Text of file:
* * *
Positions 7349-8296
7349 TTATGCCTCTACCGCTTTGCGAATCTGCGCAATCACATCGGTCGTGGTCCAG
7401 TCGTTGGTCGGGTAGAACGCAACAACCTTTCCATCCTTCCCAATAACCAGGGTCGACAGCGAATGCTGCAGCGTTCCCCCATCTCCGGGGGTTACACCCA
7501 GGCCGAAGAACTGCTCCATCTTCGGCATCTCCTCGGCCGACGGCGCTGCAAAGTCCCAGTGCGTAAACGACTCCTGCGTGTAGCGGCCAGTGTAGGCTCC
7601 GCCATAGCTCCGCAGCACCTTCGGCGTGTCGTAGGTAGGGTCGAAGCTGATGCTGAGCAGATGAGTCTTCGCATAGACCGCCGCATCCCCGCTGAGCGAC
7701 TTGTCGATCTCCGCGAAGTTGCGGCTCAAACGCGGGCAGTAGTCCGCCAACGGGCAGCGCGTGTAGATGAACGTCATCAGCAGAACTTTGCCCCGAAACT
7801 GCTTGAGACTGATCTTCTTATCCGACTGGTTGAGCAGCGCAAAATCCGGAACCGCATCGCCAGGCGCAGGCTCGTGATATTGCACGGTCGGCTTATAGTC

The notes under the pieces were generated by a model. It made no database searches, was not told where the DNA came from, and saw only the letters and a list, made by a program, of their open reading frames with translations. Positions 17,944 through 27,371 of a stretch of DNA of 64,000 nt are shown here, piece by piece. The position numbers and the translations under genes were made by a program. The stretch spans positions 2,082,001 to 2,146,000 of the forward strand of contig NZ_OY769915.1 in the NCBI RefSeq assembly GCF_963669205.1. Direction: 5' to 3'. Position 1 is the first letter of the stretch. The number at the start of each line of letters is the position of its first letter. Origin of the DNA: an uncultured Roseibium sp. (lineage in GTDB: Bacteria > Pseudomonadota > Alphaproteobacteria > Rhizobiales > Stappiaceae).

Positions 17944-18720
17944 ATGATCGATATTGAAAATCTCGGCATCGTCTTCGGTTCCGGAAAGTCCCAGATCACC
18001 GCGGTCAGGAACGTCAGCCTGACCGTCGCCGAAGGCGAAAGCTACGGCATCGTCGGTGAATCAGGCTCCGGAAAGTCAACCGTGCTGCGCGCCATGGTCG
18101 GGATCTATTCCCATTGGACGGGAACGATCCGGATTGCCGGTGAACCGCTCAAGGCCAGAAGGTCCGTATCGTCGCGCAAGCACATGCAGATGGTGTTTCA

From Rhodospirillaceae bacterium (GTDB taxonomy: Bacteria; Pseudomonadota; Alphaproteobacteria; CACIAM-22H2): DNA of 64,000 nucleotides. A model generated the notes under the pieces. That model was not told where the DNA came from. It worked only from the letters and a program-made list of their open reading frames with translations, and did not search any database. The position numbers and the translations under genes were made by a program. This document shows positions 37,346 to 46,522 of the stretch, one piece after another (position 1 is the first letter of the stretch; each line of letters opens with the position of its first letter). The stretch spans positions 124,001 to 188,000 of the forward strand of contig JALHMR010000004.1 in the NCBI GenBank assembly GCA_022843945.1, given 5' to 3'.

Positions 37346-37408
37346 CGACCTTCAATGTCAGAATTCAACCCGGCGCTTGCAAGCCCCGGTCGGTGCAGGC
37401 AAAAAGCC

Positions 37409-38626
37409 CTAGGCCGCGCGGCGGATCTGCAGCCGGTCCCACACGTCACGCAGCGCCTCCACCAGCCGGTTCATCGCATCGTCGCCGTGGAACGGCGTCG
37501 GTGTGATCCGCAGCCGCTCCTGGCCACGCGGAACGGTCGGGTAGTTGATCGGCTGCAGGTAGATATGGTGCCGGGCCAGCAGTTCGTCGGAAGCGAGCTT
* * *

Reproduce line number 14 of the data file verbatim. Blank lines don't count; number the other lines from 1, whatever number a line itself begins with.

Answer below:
Positions 37346-37408